Missouri v. McNeely

Summarized by:

  • Court: United States Supreme Court
  • Area(s) of Law: Criminal Procedure
  • Date Filed: April 17, 2013
  • Case #: 11-1425
  • Judge(s)/Court Below: Sotomayor, J., delivered the Court’s Opinion with respect to Parts I, II–A, II–B, and IV, in which Scalia, Kennedy, Ginsburg, and Kagan, JJ., joined, and an opinion with respect to Parts II–C and III, in which Scalia, Ginsburg, and Kagan, JJ., joined. Kennedy, J., filed an opinion concurring in part. Roberts, C. J., filed an opinion concurring in part and dissenting in part, in which Breyer and Alito, JJ., joined. Thomas, J., filed a dissenting opinion.
  • Full Text Opinion

In the context of alcohol-related driving investigations, the Fourth Amendment requires officers to obtain consent or a warrant before proceeding with a blood alcohol content test unless truly exigent circumstances exist.

Respondent was pulled over for speeding by a police officer that suspected him of being intoxicated. The officer requested a breath test to measure his blood alcohol content (BAC), but respondent refused. Despite the refusal, the officer arrested respondent and took him to a hospital for blood testing, without obtaining a warrant. Respondent moved to suppress the blood test at trial arguing it violated his Forth Amendment rights to be free from unreasonable searches of his person.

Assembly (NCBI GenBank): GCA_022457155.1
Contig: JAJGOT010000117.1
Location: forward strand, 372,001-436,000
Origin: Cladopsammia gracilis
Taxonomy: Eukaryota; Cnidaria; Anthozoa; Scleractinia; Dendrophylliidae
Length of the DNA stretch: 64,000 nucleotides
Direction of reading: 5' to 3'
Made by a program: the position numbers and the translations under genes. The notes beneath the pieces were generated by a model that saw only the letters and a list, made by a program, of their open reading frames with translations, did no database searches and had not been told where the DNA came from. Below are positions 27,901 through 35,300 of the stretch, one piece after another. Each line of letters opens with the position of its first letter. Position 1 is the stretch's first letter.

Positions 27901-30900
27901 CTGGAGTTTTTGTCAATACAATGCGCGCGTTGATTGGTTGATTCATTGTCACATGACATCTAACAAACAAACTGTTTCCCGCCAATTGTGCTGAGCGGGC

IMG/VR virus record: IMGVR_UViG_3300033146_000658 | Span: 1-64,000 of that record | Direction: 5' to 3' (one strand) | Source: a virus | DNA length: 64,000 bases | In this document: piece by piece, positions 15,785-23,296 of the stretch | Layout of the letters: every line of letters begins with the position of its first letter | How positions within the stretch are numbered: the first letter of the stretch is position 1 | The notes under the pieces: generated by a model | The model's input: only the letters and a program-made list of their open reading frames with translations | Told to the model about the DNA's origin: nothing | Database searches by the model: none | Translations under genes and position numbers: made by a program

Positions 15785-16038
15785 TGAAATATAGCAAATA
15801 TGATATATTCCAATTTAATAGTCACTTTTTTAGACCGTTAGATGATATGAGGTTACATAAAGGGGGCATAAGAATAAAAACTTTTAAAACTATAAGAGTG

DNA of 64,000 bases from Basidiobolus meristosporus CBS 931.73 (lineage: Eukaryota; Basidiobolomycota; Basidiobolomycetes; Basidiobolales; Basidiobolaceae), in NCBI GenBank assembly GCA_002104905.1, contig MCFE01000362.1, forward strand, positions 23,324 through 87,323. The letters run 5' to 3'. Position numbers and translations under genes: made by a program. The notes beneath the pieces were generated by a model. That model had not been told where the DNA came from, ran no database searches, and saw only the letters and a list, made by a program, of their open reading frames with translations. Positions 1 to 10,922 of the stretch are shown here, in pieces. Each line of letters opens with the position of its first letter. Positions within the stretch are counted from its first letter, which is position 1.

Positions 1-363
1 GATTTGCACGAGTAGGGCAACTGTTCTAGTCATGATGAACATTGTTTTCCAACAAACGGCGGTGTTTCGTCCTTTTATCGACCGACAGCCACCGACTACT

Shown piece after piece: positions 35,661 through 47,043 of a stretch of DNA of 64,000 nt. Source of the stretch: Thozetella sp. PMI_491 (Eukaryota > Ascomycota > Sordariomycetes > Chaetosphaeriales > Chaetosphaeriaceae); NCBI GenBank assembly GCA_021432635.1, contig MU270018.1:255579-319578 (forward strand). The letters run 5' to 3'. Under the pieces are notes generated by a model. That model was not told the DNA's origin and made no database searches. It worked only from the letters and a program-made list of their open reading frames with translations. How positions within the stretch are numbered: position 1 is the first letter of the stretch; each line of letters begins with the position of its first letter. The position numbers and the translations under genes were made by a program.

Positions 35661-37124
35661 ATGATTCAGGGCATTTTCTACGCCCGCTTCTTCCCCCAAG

The trial court agreed, finding the exigency exception was inapplicable for lack of a true emergency. The State Supreme Court affirmed, relying on the case Schmerber v California, 384 U.S. 757, which created a limited exception for the admissibility of blood alcohol tests during alcohol-related arrests. This exception is only available in an emergency when an officer reasonably believes the delay in obtaining a warrant will lead to the destruction of evidence. The court found the present case was a routine DWI investigation with no "special facts" indicating an emergency, therefore the Schmerber exception was inapplicable.

The Court refused to enact a per se rule allowing warrantless blood testing in alcohol-related driving investigations. They further stated, when officers are able to obtain a warrant without significantly undermining the efficiency of the search, the Fourth Amendment requires them to do so. Exigency in the context of blood alcohol tests must be determined on a case-by-case basis using the totality of the circumstances.

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